Structure promotes efficiency. Dow Ecology Lab keeps the lab orderly following the Japanese 5S method. The areas framed by clearly visible yellow lines are designated exclusively for one instrument. No other instrument or unrelated tool is allowed to be stored within this area. Image: G. Deussing
This is done in order to check the accuracy of our analysis results. The agencies can call anytime and draw samples anywhere in the entire Chemistry Park in order to perform their legally required controls”, Sandra Hirsch explains. Laboratory routines are well established here, but it never gets boring for the three persons who run the lab. Occasionally there are even tasks outside the plant area, for example, when the Company Fire Brigade are cleaning up after a spill and need to know its chemical make-up. Or maybe the Fire Brigade from the town of Stade is handling an emergency or potential emergency, involving a road truck or a freight ship on the river transporting hazardous materials. “If they need chemical analysis, we are here to support them”, says Andreas Köhler. Occasionally, we have even had the Police Crime unit request an assessment from us as to the nature of substances found at the scene of a suspected suicide. The Ecology Laboratory takes on such tasks as technical support. Good to know: Technical analytical expertise can be found when needed. It is time for a tour of the laboratories. Sandra Hirsch and Andreas Köhler lead the way. The first stop for our small procession is the Thermal Desorption Laboratory.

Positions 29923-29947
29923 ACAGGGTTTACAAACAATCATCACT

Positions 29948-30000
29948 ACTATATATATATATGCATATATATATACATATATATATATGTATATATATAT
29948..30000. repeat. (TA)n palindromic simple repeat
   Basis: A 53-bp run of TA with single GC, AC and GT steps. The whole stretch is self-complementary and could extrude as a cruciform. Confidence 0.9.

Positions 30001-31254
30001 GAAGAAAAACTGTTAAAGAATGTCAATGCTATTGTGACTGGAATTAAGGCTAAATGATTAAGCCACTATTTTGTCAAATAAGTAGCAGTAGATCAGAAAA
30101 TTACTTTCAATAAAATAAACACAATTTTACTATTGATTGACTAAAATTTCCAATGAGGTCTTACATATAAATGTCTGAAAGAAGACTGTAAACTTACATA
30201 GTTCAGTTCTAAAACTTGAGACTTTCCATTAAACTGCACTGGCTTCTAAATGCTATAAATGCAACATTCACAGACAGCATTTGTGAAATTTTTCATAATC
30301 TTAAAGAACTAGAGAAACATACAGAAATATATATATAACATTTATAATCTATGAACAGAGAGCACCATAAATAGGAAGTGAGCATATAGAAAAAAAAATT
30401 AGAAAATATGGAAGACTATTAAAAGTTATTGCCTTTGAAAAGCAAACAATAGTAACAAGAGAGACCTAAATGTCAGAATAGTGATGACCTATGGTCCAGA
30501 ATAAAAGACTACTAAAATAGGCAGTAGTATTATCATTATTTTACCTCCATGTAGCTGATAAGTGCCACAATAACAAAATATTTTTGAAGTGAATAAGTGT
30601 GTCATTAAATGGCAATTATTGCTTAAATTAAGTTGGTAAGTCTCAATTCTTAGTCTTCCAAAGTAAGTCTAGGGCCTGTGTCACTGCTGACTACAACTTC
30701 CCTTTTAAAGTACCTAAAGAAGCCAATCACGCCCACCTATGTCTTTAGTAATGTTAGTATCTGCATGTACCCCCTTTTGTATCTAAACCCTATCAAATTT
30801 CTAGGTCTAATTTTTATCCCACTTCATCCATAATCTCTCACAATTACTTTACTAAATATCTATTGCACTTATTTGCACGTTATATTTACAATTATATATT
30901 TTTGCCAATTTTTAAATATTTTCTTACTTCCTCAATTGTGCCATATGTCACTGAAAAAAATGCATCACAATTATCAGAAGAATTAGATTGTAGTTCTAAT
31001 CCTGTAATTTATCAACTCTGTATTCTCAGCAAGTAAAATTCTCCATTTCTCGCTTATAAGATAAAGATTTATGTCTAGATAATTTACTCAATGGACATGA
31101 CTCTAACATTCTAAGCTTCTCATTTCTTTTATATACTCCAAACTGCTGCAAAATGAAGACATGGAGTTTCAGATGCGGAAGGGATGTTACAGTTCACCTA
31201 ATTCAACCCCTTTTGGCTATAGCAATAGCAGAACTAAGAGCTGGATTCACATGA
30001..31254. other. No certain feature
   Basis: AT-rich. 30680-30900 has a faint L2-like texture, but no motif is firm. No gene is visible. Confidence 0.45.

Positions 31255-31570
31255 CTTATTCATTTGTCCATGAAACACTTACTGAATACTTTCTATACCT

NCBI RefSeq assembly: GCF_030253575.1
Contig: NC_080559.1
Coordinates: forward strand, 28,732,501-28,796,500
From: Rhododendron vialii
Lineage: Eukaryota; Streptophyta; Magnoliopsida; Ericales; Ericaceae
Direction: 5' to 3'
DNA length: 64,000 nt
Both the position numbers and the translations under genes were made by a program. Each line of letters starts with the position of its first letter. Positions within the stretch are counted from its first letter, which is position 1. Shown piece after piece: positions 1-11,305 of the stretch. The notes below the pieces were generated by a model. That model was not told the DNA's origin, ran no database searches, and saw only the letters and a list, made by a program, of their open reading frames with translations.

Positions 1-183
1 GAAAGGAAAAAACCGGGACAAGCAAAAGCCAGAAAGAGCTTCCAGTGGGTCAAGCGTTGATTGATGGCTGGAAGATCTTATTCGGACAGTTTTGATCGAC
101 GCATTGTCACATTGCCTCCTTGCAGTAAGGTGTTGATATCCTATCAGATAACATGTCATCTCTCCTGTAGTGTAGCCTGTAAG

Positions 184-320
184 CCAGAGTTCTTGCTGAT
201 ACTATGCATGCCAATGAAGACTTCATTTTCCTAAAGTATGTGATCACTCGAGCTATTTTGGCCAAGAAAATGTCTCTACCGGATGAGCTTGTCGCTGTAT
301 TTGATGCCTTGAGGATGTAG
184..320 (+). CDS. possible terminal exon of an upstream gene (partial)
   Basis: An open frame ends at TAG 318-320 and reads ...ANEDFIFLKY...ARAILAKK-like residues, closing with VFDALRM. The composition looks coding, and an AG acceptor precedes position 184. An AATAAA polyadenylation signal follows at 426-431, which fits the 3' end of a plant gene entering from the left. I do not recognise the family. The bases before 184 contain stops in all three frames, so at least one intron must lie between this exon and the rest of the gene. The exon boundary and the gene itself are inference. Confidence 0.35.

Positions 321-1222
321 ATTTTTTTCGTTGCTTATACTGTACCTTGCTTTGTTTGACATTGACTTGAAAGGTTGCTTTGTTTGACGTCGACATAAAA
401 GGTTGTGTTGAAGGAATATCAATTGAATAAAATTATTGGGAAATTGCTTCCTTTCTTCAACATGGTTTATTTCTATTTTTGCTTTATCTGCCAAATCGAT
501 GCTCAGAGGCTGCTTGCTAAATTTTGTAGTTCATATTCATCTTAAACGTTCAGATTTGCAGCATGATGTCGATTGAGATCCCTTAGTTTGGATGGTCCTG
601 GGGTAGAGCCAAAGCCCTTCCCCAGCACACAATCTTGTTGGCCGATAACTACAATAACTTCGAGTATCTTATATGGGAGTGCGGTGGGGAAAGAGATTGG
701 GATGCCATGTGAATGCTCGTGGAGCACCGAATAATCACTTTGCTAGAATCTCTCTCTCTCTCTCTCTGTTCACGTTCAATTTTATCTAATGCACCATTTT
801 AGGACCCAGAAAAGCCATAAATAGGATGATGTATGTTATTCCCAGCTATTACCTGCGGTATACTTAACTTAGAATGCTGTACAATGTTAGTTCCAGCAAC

The lab is remarkably orderly, it almost seems as if it had been cleaned up and made extra neat for our visit, but apparently that is the way they always work. Sandra Hirsch explains: “Searching takes a lot of time, right?” I answer: “Right!“. “And we don’t have time”, says Andreas Köhler. “And we don’t need to either”, adds Sandra Hirsch, “Because we know where everything is located”. The method by which everything is organized originally came from Japan. It is termed the 5S or 5A method. The method specifies that everything must be in its place, must be clean, and must be ready for use. A clear sign that the 5A method is in use is the clear markings on the lab benches around important tools or instruments: Yellow lines marking areas on the lab benches, on the floor, on drawers, and on cabinet doors make it easy to locate the right tool or instrument and to handle it correctly. It reminds me of the areas designated for smokers in Railway Stations. An optically clearly distinguishable element can discipline people operating in the area, even though there are of course lots of yellow lines and signs in the lab.